The National: I Am Easy to Find
The National are one of the few indie rock bands that have transitioned to elder statesmen gracefully. If anything they're only getting better with time as the Dessner brothers perfect their instrumentation and songcraft, and after a successful career they now have the resources to experiment with flourishes such as choirs and orchestras (Bryce is a composer). This album is an incredible follow up to Sleep Well Beast - I would argue much better, and Sleep Well Beast was great - and this is all the more remarkable for the fact that it came out only eight months later, which is unheard of in this day and age.
What always baffles me about The National songs is that they're surprisingly simple. Matt Berninger has an incredibly limited baritone range (I'd be surprised if it spanned an octave) and while the Dessners are great at sculpting lush textures and emotions, they're often using simple chords or leisurely guitar melodies in order to do so. I have no doubt they could play more technically proficient music if they wanted to, but they always put the substance of the song above showing their chops. That being said, this is the first National album where the drums have truly stood out to me. There are a lot of interesting rhythms that Bryan Devendorf is playing, and they often bring urgency to tracks that have little going on harmonically.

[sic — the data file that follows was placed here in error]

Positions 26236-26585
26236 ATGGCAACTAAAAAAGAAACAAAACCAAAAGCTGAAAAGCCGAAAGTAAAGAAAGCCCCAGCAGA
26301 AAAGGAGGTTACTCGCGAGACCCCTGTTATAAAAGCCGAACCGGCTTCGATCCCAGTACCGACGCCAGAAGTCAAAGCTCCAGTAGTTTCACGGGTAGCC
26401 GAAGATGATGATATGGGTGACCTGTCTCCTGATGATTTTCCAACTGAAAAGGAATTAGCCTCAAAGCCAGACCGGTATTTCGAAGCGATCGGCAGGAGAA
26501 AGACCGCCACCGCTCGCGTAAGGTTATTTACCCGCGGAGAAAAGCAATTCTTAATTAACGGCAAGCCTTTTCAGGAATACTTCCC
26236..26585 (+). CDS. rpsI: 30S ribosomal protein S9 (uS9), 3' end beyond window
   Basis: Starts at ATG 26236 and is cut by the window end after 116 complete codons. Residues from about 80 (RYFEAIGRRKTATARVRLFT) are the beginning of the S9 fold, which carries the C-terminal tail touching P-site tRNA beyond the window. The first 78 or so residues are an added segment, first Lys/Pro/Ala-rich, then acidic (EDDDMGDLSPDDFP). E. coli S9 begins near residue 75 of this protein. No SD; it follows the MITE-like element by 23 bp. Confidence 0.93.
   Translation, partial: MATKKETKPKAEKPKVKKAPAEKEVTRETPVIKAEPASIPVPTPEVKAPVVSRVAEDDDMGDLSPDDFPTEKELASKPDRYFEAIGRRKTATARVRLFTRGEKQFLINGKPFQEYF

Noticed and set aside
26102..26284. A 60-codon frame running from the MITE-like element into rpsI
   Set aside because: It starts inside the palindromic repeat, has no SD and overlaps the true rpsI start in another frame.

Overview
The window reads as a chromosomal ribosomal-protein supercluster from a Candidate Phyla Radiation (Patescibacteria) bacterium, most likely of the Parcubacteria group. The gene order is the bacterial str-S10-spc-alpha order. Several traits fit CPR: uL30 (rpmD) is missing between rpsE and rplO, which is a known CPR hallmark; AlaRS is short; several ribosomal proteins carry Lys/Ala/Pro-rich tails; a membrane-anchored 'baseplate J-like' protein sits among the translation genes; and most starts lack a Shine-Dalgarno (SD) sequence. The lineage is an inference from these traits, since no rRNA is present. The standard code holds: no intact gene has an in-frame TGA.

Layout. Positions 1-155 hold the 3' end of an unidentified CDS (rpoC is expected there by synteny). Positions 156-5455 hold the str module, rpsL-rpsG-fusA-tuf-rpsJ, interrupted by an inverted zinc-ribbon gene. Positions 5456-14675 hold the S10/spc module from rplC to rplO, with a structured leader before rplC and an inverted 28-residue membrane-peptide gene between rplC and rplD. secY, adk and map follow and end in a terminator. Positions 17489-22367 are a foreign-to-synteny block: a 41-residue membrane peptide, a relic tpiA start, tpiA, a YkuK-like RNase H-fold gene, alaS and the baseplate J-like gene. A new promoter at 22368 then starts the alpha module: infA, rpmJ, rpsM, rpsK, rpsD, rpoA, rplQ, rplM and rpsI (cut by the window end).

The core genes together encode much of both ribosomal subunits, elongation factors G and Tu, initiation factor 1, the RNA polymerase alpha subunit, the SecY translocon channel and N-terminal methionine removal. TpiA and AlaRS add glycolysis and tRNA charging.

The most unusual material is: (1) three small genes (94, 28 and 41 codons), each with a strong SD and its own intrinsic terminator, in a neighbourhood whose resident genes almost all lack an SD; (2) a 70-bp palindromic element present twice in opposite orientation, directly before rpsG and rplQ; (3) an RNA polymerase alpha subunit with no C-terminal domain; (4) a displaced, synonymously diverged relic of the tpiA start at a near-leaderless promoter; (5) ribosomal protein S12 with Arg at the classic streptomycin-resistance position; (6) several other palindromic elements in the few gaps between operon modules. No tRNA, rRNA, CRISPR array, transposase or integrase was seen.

Two things are worth noting on this album because they go hand in hand. First, the album has a featured female vocalist on almost every track, and second, Matt's wife Carin co-writes almost all of the lyrics. Listening to a National album can sometimes feel like getting an eerily honest look into a dysfunctional marriage, and this never feels more true than on this album. I've always assumed that Matt is the fuck up in the marriage, because we're usually hearing his voice. But the presence of the female voices gives pause as to from what perspective Matt was singing all these years, especially if Carin was writing some of those lyrics. We're also treated to subtle shifts of perspective such as "please think the best of him" followed by "please think the best of me". This is followed by a line stating that "there are police in the museum", and it wouldn't be surprising if it was describing a scene where Matt, who is high-brow and artsy but a notorious lush, gets too drunk in a museum and has to be escorted out.
This really is an album that begs to be listened to from front to back. "So Far So Fast", "I Am Easy to Find", "Here in the Quiet Light", "Hey Rosey", "Where Is Her Head", and "Hairpin Turns" are all highlights, but there isn't a bad track on the album (which is crazy considering there at 16 tracks). I honestly think this is The National's best album, and it comes on the heels of a discography that doesn't have a single dud.